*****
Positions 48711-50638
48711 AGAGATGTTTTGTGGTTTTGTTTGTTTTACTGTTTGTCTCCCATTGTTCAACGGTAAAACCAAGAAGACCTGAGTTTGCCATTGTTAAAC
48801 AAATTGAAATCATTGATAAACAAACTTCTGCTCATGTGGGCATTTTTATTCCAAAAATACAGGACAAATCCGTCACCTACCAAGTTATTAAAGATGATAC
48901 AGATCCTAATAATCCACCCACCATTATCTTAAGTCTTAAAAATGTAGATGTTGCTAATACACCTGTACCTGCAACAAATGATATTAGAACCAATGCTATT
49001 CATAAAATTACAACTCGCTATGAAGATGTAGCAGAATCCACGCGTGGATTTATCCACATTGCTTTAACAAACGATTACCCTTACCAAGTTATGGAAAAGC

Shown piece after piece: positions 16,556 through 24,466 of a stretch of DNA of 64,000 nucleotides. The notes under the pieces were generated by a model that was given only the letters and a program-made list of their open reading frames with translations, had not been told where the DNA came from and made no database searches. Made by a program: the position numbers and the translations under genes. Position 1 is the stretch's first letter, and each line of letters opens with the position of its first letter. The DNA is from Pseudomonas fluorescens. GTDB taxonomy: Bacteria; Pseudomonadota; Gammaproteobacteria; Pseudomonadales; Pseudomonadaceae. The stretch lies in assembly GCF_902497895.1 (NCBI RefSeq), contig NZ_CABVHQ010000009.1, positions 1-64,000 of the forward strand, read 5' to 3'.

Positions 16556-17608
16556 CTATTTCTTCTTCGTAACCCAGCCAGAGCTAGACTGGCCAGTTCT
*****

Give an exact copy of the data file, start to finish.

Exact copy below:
Positions 48711-50638
48711 AGAGATGTTTTGTGGTTTTGTTTGTTTTACTGTTTGTCTCCCATTGTTCAACGGTAAAACCAAGAAGACCTGAGTTTGCCATTGTTAAAC
48801 AAATTGAAATCATTGATAAACAAACTTCTGCTCATGTGGGCATTTTTATTCCAAAAATACAGGACAAATCCGTCACCTACCAAGTTATTAAAGATGATAC
48901 AGATCCTAATAATCCACCCACCATTATCTTAAGTCTTAAAAATGTAGATGTTGCTAATACACCTGTACCTGCAACAAATGATATTAGAACCAATGCTATT
49001 CATAAAATTACAACTCGCTATGAAGATGTAGCAGAATCCACGCGTGGATTTATCCACATTGCTTTAACAAACGATTACCCTTACCAAGTTATGGAAAAGC

Shown piece after piece: positions 16,556 through 24,466 of a stretch of DNA of 64,000 nucleotides. The notes under the pieces were generated by a model that was given only the letters and a program-made list of their open reading frames with translations, had not been told where the DNA came from and made no database searches. Made by a program: the position numbers and the translations under genes. Position 1 is the stretch's first letter, and each line of letters opens with the position of its first letter. The DNA is from Pseudomonas fluorescens. GTDB taxonomy: Bacteria; Pseudomonadota; Gammaproteobacteria; Pseudomonadales; Pseudomonadaceae. The stretch lies in assembly GCF_902497895.1 (NCBI RefSeq), contig NZ_CABVHQ010000009.1, positions 1-64,000 of the forward strand, read 5' to 3'.

Positions 16556-17608
16556 CTATTTCTTCTTCGTAACCCAGCCAGAGCTAGACTGGCCAGTTCT